Participants and procedure: This article is based on 34 semi-structured interviews with newly employed officers and non-commissioned officers in the Swedish Armed Forces (SAF). The interviews were analyzed according to the six-phase approach of coding and theme development by thematic analysis.

    Results: The analysis resulted in the emergence of three main themes: coping with different loyalties, individual and organizational strategies, and concerns about the future. All officers expressed loyalty to their work and organization, but these perceptions were influenced by significant others in private life. High ambitions in combination with stressful working conditions made organizational supportive strategies important, but these differed between units. Concerns about a constantly high workload and lack of recovery were highlighted, as well as concerns about future career and family building.

    Conclusions: In order to retain qualified personnel, the SAF should provide support and create conditions that help employees to balance work and non-work. A career in the Armed Forces will inevitably entail a reduced work-life balance, and our results show that the newly employed officers are highly aware of this. To ease the pressure, the SAF could be clearer about the expectations on their new employees.

  • 7.
    Österberg, Johan
    et al.
    Swedish Defence University, Department of Security, Strategy and Leadership (ISSL), Leadership Division, Karlstad.
    Oskarsson, Emma
    Swedish Defence University, Department of Security, Strategy and Leadership (ISSL), Leadership Division, Karlstad.
    Nilsson, Joel
    Swedish Defence University, Department of Security, Strategy and Leadership (ISSL), Leadership Division, Karlstad.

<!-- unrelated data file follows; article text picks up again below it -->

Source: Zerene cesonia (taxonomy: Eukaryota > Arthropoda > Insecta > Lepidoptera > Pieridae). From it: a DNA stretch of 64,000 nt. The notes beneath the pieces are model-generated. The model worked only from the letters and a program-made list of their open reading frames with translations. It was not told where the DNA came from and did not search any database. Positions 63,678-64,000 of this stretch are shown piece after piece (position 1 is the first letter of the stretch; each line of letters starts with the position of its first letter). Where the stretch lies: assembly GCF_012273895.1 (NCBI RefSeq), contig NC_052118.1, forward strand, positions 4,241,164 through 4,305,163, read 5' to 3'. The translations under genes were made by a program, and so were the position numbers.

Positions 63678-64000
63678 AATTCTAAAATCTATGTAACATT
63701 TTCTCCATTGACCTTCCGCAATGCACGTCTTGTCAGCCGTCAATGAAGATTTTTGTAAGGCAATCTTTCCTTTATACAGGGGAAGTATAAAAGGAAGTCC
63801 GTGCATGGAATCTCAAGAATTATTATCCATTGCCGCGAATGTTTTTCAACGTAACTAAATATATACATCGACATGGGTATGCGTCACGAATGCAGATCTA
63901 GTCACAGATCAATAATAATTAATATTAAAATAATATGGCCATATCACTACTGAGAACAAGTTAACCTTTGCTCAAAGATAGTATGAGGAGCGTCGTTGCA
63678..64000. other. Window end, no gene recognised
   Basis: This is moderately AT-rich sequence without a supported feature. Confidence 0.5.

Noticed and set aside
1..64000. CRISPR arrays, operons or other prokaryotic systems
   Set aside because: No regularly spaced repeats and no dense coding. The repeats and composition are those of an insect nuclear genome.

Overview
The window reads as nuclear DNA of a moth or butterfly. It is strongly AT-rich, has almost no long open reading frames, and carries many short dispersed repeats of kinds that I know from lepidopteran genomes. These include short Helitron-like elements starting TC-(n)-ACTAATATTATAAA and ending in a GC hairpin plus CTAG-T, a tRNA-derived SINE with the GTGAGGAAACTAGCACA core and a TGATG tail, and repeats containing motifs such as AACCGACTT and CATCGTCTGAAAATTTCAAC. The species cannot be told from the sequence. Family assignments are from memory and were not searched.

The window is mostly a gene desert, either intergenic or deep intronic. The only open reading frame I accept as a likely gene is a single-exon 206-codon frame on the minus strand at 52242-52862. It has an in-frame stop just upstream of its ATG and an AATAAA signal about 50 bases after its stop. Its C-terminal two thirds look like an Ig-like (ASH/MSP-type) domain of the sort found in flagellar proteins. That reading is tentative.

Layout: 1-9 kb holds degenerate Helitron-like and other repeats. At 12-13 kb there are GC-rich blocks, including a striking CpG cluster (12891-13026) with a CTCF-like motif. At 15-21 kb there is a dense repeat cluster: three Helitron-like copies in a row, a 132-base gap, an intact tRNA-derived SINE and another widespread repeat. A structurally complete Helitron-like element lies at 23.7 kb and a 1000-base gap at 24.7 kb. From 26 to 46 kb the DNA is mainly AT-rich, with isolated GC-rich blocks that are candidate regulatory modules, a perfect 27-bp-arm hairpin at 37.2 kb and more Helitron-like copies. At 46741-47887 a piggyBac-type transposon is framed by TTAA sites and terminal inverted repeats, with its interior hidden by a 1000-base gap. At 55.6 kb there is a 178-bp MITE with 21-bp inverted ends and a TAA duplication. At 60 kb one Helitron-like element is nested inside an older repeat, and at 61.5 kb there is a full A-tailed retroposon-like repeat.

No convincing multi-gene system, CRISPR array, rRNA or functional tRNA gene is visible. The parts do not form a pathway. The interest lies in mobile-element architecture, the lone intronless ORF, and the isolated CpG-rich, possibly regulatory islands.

Perceptions of Officer Training Among Newly Employed Officers and Specialist Officers in the Swedish Armed Forces: A Qualitative Study2021In: Scandinavian Journal of Military Studies, E-ISSN 2596-3856, Vol. 4, no 1, p. 50-61Article in journal (Refereed)
    Abstract [en]

    Professional officer training in Sweden has gone through some major changes in the last 30 years. The current officer system is a two-category system, where officers complete the three-year academic Officers’ Programme, and specialist officers complete 18 months of vocational training at the Swedish Armed Forces’ training schools. The aim of this study was to investigate newly graduated officers’ and specialist officers’ perceptions of their officer training. Results showed that their perceptions could be covered by three overriding themes: identification, vertical versus horizontal career paths and the perceived relevance of the officer training. Furthermore, the respondents’ officer identification seemed to have developed before officer training, and the individual motivators concerned deliberate choices of becoming either an officer or a specialist officer. Coaching was crucial to both officers and specialist officers. However, the officers stated that coaching came at an early stage of their basic military training, whereas specialist officers were coached at a later stage in their career. The implications for the Swedish Armed Forces is that identification and career path are issues that need to be addressed early in a soldier’s military career, and that officer training needs to be more focussed on defining career paths, especially for specialist officers.